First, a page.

From the PGA

PGA Champion Jack Burke Jr., a Legend of the Game, Dies at 100

By Ryan Adams, PGA
Published on

“I always felt that each day was Opening Day."
Words of an icon, and the sentiments of Jack Burke Jr., the 1956 PGA Champion, 1973 Ryder Cup Captain, five-time U.S. Ryder Cup Team member who owned a 7-1-0 record and 1975 PGA Hall of Famer. Burke died at 100 on Jan. 19 in Houston.
The list above were just a few of the many accomplishments Burke will be remembered by, as he was one of the game's most iconic figures for most of the 20th century.
"The PGA of America is saddened by the passing of Jack Burke Jr., a PGA of America Golf Professional who inspired us first as a world-class player, major champion, Ryder Cup team member & Captain, and again later in life as he helped us realize the importance of protecting and growing the game of golf," says PGA of America President John Lindert. "Jack, our 2007 PGA of America Distinguished Service Award Honoree, once said, ‘live your life so that when you die, you fill up the church.’ He achieved that and much more. The world of golf will miss him and will always remember him. We send our heartfelt sympathies to his wife, Robin, and the Burke family.”

"He lived his life to the fullest and earned the respect of all those who knew him."

John Lindert, PGA
Born in Fort Worth, he began playing golf at age seven, and went on to attend Rice University in 1941. A year later, Burke became the PGA Professional at Galveston Country Club, and then spent 1942-46 in the Marine Corps stationed at Air Station Miramar, where he taught combat skills to Marines headed to the Pacific in World War II.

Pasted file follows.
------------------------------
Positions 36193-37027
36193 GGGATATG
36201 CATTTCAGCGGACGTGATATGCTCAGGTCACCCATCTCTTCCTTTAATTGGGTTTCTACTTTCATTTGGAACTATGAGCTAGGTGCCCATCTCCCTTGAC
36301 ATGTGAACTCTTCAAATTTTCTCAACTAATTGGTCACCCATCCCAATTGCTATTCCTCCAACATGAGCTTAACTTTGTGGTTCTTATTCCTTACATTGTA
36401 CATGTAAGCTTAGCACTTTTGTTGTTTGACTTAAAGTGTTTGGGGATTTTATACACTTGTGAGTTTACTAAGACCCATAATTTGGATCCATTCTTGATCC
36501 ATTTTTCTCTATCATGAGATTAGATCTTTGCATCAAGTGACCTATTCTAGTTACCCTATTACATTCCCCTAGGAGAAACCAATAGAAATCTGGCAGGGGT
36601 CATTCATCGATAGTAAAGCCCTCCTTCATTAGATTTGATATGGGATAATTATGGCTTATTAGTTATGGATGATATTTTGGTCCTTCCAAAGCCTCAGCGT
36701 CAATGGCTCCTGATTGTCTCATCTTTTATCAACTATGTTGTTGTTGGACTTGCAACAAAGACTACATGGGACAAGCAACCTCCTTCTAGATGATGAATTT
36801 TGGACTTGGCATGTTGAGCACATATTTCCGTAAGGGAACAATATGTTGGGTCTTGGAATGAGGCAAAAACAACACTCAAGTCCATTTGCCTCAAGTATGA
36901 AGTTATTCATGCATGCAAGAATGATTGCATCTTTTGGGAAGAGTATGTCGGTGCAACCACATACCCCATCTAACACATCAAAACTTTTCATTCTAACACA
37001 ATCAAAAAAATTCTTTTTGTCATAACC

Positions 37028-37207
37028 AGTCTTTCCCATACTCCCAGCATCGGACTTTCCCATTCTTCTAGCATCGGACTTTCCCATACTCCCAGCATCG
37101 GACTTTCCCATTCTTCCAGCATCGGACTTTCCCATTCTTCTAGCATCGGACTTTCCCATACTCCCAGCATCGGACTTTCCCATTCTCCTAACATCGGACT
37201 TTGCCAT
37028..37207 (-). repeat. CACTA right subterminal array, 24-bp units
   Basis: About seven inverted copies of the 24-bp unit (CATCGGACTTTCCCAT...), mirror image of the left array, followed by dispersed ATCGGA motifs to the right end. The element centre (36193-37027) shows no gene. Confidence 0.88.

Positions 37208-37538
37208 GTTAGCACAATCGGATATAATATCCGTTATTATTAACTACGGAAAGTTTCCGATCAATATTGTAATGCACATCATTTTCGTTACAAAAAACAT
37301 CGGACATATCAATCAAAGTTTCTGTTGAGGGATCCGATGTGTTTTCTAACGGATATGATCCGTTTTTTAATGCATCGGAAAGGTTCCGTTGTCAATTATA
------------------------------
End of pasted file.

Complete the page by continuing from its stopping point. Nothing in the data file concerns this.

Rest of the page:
Getty Images
Getty Images
Following the war, Burke resumed his golf career after first considering work in the oil fields of Texas. He earned PGA Membership in 1947, and was a PGA Teaching Professional at Hollywood Golf Club in Deal, New Jersey, followed by an assistant role at Winged Foot where he was mentored by Claude Harmon. In early 1948, he would become the PGA Head Professional at Metropolis Country Club in nearby White Plains, New York.

From Marine to Major Champion: The Life of Jack Burke Jr.

From his early days as a PGA of America Golf Professional to winning two major titles in one year, Jack Burke Jr. left a legendary legacy and plenty of lessons along the way.
Read Now
In addition to Burke's 1956 PGA Championship victory at Blue Hill Country Club outside of Boston, Burke also won the Masters earlier that same year. Overall, he won 19 times in his professional career — 16 titles on the PGA TOUR — and was inducted into the World Golf Hall of Fame in 2000.
In 1957, Burke and fellow major champion Jimmy Demaret built Champions Golf Club in Houston, a facility that today has some 900 members. Although Burke hadn't played golf or hit balls in years, he always made appearances and greeted members on the putting green . . . like it was Opening Day.
Getty Images
Getty Images
"My dad’s got crystal blue eyes and I saw him watching a daughter experience golf for the first time, and now he’s watching his granddaughters,” says Burke's daughter, Meghan Harrison. “It’s a game which teaches goals and boundaries. I hope that my girls can build their own ‘Opening Day’ in their lives. It’s one of the reasons why my dad has lived to 100. He does things like it’s Opening Day.”